Japanese public confidence in nuclear energy -- never great to start with -- has been badly undermined by a recent spate of bizarre incidents and attempted cover-ups.
On April 9, a small Japanese freighter sank in the East China Sea after a collision with an American nuclear submarine, the George Washington.
Public opinion has been aroused by allegations the submarine made no attempt to rescue the 13 members of the freighter's 15-man crew who survived, as well as the fact that the United States delayed notifying Japan of the accident for more than 30 hours.
At the same time, details of the country's worst-ever radioactive leak at a nuclear power plant are emerging.
Fear of radioactivity is never far from the surface in this country that suffered two atomic bombings 36 years ago.
And the two accidents, although basically different, could not have been designed better to revive that feeling.
A succession of radioactive leaks at the Tsuruga power station, about 200 miles west of Tokyo, has prompted the government to order a safety review of all the nation's 22 nuclear power plants.
The Tsuruga plant was closed down on April 1 after its operator, the Japan Atomic Power Company, belatedly revealed details of two minor leaks of contaminated water in January.
Last week, checks of the water and seabed mud nearby revealed abnormal radioactive levels.
The final blow came this week when the company confessed it had kept secret a more serious leak of more than 40 tons of highly contaminated sludge and water on March 8.
Public faith in the supposedly high technology of nuclear power plants was shattered by descriptions of workers frantically cleaning up the mess with plastic buckets and mops, as one antinuclear critic put it, "like bunch of charwomen."
There is strong suspicion some of the bucketfuls of waste were tossed into a rainwater drain leading to the sea.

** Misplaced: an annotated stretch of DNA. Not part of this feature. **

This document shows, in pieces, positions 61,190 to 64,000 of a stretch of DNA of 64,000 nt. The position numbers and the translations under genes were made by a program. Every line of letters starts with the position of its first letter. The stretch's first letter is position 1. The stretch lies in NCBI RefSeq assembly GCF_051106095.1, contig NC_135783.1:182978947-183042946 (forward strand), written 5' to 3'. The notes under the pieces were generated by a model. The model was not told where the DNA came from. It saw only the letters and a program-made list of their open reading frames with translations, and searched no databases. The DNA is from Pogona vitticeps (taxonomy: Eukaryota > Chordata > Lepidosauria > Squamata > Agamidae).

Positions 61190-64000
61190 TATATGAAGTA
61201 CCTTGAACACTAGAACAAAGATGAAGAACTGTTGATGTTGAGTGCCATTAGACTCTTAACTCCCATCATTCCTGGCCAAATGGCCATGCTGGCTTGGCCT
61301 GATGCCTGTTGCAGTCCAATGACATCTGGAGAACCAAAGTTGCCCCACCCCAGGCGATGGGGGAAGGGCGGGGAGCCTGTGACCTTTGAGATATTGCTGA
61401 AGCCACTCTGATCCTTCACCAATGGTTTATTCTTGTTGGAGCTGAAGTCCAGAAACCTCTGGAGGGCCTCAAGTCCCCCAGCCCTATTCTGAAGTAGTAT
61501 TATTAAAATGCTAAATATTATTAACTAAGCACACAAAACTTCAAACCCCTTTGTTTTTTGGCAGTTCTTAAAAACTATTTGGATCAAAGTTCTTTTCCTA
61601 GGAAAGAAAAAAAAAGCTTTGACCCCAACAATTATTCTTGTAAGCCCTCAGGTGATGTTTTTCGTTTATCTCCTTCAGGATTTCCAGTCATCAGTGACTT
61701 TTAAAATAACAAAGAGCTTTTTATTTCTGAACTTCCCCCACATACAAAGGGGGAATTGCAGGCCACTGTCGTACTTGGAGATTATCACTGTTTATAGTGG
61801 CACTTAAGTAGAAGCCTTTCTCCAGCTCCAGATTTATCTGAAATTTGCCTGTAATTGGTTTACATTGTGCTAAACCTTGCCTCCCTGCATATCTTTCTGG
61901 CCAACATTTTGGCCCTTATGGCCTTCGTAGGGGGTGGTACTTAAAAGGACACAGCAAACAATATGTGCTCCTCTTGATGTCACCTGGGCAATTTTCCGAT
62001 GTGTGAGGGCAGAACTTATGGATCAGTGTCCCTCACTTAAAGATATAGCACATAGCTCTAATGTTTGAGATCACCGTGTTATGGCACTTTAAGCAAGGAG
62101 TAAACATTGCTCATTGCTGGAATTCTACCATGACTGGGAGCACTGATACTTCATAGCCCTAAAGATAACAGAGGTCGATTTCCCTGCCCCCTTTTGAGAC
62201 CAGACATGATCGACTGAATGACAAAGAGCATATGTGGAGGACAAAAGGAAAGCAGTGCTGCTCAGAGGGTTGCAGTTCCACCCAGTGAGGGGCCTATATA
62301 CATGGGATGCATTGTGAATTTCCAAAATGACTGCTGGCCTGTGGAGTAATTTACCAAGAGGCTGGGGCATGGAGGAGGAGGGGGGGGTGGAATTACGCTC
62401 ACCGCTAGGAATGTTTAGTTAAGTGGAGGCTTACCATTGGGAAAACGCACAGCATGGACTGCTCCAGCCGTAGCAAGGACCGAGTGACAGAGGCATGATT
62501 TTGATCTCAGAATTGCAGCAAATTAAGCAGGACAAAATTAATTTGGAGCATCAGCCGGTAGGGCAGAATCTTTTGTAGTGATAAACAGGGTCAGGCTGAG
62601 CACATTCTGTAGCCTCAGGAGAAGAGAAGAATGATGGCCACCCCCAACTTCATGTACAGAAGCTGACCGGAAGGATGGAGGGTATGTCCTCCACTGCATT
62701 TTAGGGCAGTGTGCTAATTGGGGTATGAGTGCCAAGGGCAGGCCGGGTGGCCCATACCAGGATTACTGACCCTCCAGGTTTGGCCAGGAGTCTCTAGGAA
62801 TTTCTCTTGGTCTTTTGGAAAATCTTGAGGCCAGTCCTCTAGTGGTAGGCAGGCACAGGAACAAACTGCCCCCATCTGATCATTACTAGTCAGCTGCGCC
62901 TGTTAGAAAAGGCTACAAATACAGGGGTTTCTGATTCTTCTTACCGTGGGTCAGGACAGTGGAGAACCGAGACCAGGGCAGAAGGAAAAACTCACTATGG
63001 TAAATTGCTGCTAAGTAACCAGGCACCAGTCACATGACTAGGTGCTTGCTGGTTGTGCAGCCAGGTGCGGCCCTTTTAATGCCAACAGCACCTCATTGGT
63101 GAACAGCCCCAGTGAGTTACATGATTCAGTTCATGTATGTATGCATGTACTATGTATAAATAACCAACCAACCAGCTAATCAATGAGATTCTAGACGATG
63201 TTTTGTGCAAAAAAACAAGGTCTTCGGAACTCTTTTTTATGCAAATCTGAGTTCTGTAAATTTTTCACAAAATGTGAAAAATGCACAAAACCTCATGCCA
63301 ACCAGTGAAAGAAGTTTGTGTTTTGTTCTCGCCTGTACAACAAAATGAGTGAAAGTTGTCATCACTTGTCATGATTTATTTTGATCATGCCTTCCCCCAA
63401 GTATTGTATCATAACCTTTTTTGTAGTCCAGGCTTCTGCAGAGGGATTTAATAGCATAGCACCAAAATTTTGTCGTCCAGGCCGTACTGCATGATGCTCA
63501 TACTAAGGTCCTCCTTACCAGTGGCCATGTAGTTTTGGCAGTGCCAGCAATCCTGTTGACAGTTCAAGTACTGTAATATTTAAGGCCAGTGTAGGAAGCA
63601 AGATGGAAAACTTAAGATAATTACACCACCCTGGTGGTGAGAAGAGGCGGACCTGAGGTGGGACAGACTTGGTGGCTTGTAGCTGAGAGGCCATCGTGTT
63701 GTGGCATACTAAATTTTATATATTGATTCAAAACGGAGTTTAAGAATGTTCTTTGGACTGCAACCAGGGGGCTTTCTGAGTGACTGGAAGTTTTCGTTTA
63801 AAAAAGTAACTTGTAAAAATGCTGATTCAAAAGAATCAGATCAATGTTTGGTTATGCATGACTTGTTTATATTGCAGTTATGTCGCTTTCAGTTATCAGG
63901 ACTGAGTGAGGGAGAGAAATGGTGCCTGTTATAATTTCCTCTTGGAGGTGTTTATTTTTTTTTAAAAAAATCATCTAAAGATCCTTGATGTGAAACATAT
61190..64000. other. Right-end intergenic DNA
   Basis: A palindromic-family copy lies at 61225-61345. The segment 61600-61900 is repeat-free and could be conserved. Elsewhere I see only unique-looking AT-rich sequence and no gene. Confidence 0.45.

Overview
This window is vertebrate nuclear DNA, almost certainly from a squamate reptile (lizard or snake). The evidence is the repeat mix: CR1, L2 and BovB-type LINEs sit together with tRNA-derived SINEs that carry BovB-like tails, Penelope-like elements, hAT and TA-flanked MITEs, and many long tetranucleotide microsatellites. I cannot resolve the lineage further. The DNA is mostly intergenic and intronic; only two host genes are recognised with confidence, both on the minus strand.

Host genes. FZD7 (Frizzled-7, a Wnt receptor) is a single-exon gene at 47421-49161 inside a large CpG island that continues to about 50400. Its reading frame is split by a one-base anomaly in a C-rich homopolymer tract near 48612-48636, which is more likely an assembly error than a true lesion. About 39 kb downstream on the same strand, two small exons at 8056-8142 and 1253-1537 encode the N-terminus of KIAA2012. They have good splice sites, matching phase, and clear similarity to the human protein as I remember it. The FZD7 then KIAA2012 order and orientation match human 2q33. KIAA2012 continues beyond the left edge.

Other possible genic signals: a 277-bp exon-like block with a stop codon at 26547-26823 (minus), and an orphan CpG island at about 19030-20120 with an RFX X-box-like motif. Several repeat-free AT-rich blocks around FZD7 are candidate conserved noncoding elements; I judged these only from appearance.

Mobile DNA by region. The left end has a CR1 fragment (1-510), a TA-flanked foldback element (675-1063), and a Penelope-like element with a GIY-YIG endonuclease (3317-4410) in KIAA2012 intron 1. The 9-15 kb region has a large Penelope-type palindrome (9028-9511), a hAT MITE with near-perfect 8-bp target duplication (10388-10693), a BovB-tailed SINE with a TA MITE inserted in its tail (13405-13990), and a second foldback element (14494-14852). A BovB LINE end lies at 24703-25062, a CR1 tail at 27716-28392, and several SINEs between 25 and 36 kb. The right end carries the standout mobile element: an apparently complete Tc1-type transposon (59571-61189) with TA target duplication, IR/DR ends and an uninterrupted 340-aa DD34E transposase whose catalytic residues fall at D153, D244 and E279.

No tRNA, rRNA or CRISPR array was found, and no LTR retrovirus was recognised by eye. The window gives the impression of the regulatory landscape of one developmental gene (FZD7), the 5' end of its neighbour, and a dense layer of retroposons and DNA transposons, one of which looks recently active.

In addition, 56 members of the cleanup brigade received abnormal doses of radiation. Health officials insist these were well within safety limits, much less than a normal X-ray.
But to the layman, the message is clear: Nuclear power ism dangerous. No matter how small the dose, the 56 men were still contaminated because of human error, a key valve being left open.
The Tsuruga case in fact highlights Japan's biggest headache -- safe disposal of fast-growing stockpiles of nuclear waste.
Antinuclear groups have begun gathering their forces for a showdown on government plans to double nuclear power output by 1990.
Several demonstrations have been staged and at least one public hearing into the proposed siting of a power plant was canceled this week for fear of violence.
Panic has quickly set in. All marine products from the Tsuruga area have been banned from fish markets even though health officials insist there is no danger.
The George Washington incident equally arouses public fears, especially as it occurred less than 22 miles from land.
Initially there were fears the sub reactor leaked, contaminating the sea, but this proved to be unfounded. Such reaction is fairly typical.
In the past, there have been riots over the visits to Japanese ports of American nuclear-powered ships and submarines because of the deep-seated public fear of contamination.The government says such fears are irrational and emotional, but that doesn't make them go away.
Judging from a flood of letters to newspapers and impromptu posters on Tokyo streets, the public regards the lack of contamination this time as a bit of American luck.
The two most common questions now being asked are:
* With all the advantages of modern technology, how could the George Washington surface right under a passing ship? (Navy sources here in fact say it can happen quite easily.)
* While the Americans say the submarine was not carrying its compliment of 16 Polaris missiles with multiple nuclear warheads, what would have happened if it had and if the collision had been much harder?
Just like the bizarre image of the powerplant workers mopping up nuclear waste with plastic buckets, the rogue elephant-like behavior of the George Washington adds to a public impression of science gone mad.
As one leading critic commented: "They have been telling us years nuclear power is perfectly safe. I cannot see how anyone could believe that now."
A government spokesman concurred: "We have a public relations disaster on our hands."